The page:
Early Driverless Cars Used Underground Magnets to Test in California 25 Years Ago

These ancient autonomous vehicles were a far cry from what we see today, but they were world-class back then—and they worked.
Buick LeSabre PATH Autonomous Car
via PATH

Self-driving cars are the future—or, at least that’s what you’ll hear from key players like Waymo, Cruise, and the pack of carmakers spending billions on hands-free personal transportation. It isn’t a new concept, though. The idea of self-driving cars can be traced all the way back to the turbine-powered 1956 Pontiac Firebird II concept, and it’s only grown from there.

Perhaps even more interesting is the huge government-backed infrastructure investment in autonomous cars trialed in the 1990s. No, we’re not talking about the DARPA Grand Challenge—it’s an even earlier event that helped pave the way for today’s in-car driver assistance tech. Nowadays, that tech is about convenience, but in the ’90s, the idea was to use driverless tech to increase safety and decrease road traffic using now-rudimentary equipment like magnets and low-definition cameras.

It begins all the way back in 1991. The U.S. Congress passed the Intermodal Surface Transportation Efficiency Act of 1991, a $155 billion initiative that funded highways, transportation safety, and mass transit through 1997. Part of the act, however, required the Department of Transportation to “develop an automated highway and vehicle prototype” so that the “first fully automated roadway [would be] in operation by the end of 1997” to help curb the growing problem of surface transport traffic congestion.

By 1994, the National Automated Highway System Consortium was formed to help tackle that task. The consortium was comprised of nine different entities: Bechtel, the California Department of Transportation, Carnegie Mellon, General Motors (including its subsidies, Delco Electronics and Hughes Electronics), Lockheed Martin, Parsons Brinckerhoff, and UC Berkeley’s California Partners for Advanced Transportation Technology program.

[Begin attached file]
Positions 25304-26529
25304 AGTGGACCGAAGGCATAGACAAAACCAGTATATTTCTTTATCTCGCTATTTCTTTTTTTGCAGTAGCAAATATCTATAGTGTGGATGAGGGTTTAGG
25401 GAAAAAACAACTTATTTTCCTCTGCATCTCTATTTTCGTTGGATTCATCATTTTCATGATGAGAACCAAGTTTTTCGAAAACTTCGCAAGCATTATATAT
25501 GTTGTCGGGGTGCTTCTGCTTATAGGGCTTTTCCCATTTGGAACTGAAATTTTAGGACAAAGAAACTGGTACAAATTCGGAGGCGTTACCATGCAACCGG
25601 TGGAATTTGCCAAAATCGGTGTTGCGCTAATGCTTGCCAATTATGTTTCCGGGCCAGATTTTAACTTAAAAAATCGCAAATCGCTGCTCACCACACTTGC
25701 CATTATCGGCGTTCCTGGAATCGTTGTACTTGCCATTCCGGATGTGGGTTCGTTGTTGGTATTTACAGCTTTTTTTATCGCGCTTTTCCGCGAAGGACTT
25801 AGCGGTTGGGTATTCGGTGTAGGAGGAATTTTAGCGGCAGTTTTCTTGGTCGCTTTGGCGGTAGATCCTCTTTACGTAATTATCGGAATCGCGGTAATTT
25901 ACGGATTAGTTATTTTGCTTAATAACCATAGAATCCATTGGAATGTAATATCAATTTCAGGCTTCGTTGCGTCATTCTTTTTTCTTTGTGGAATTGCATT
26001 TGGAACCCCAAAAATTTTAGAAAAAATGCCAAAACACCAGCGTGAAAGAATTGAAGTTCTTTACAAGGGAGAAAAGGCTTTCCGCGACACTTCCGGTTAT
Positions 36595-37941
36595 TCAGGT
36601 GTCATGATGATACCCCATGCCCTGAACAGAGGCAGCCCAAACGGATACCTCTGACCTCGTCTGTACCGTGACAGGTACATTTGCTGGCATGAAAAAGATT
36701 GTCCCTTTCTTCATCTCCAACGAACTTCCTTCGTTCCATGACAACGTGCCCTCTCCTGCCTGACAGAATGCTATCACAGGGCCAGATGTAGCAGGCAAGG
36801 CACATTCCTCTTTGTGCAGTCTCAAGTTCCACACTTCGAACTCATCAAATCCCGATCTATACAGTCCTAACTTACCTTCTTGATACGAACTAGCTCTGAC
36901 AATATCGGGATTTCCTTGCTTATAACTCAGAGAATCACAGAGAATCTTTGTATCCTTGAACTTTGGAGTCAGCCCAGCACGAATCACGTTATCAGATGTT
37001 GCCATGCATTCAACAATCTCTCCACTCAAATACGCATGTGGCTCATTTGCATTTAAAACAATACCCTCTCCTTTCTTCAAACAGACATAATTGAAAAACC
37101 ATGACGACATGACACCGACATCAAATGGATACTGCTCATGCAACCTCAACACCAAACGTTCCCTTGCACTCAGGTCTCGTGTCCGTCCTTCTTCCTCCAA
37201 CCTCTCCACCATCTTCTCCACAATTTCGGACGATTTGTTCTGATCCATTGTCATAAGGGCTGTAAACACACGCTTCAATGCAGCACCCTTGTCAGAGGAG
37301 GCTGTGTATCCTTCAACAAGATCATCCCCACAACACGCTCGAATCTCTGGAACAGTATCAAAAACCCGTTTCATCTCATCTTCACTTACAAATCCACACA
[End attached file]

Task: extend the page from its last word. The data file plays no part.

Ultimately, California was chosen as the testbed for this project, and over the next three years, the NAHSC would work to build a demonstrative prototype of an Automated Highway System capable of “hands-off, feet-off” driving.

The NAHSC claimed a 7.6-mile stretch of highway on I-15 in California—specifically, a segmented HOV lane where cars would be segregated from normal traffic. Multiple vehicle types and technologies would need to be supported. Several companies and schools identified ways that the vehicles could steer themselves along the roadway, and modifications to the section of I-15 began in June 1996.

For starters, there was the Ohio State University Center for Intelligent Transportation Research. CITR tested two Honda Accords that were developed and tested at the Transportation Research Center in Marysville, Ohio. The Hondas were outfitted with laser range finders, optical cameras, and radars which would center the vehicle in the lane using reflective strips. These strips were fit to a section of I-15 for the test.

Then there was UC Berkeley. The school’s team partnered with General Motors, Delco, and Hughes to outfit eight Buick LeSabres with a unique sensing platform. Rather than cameras and lasers, the team equipped the Buicks with radar units to sense distance and magnetometers to plot guidance on the road. But just how exactly did magnetometers help the car understand where it was?

As it turns out, the stretch of roadway underwent some serious changes for the UC Berkeley team as well. This included burying 92,778 guidance magnets under the pavement, enabling the vehicles to sense where they were using these magnetometers. GM must have felt that the tech in the LeSabres was so advanced that it even boasted about how its own prototype, the futuristic Buick XP2000 concept, would feature the same magnet-tracking tech for the possibility of one day using it for self-driving should the trial’s tech take off.

Toyota also brought a vehicle to the party. Its vehicle used a combination of magnetic sensors, onboard road mapping (to store known road geometry), and optical sensors to guide the vehicle. It also gave the car lane departure, blind spot, and obstacle warnings. Eventually, that tech would become the building block for Toyota’s Intelligent Transportation System that debuted nearly two decades later.

The test commenced in August 1997. More than 20 vehicles in total participated, all of which operated flawlessly along their respective segments of roadway despite the rudimentary tech.

It’s pretty impressive when you think about it. In the late ’90s, cars were just receiving new features like child seat recognition, smart keys, and hybrid powertrains. Hell, OBDII debuted just a year prior to the AHS demonstration. To think that vehicles were able to drive themselves on a small section of highway using this tech is really a lot to take in. Similar tests were conducted in Pittsburgh and Tempe, though none to the scale of publicity of what took place in California.

Interestingly enough, those areas are still vehicle autonomy hotbeds even today, though self-driving tech has changed quite a bit with the introduction of lidar and high-definition radar. Some manufacturers are still bent on using vision alone to solve self-driving, while others are equipping their vehicles with lidar as standard equipment moving forward. And while NAHSC has long since been disbanded, the technology it helped to foster in such a rapid time can easily be linked to modern tech implemented in production vehicles and self-driving startups even today.

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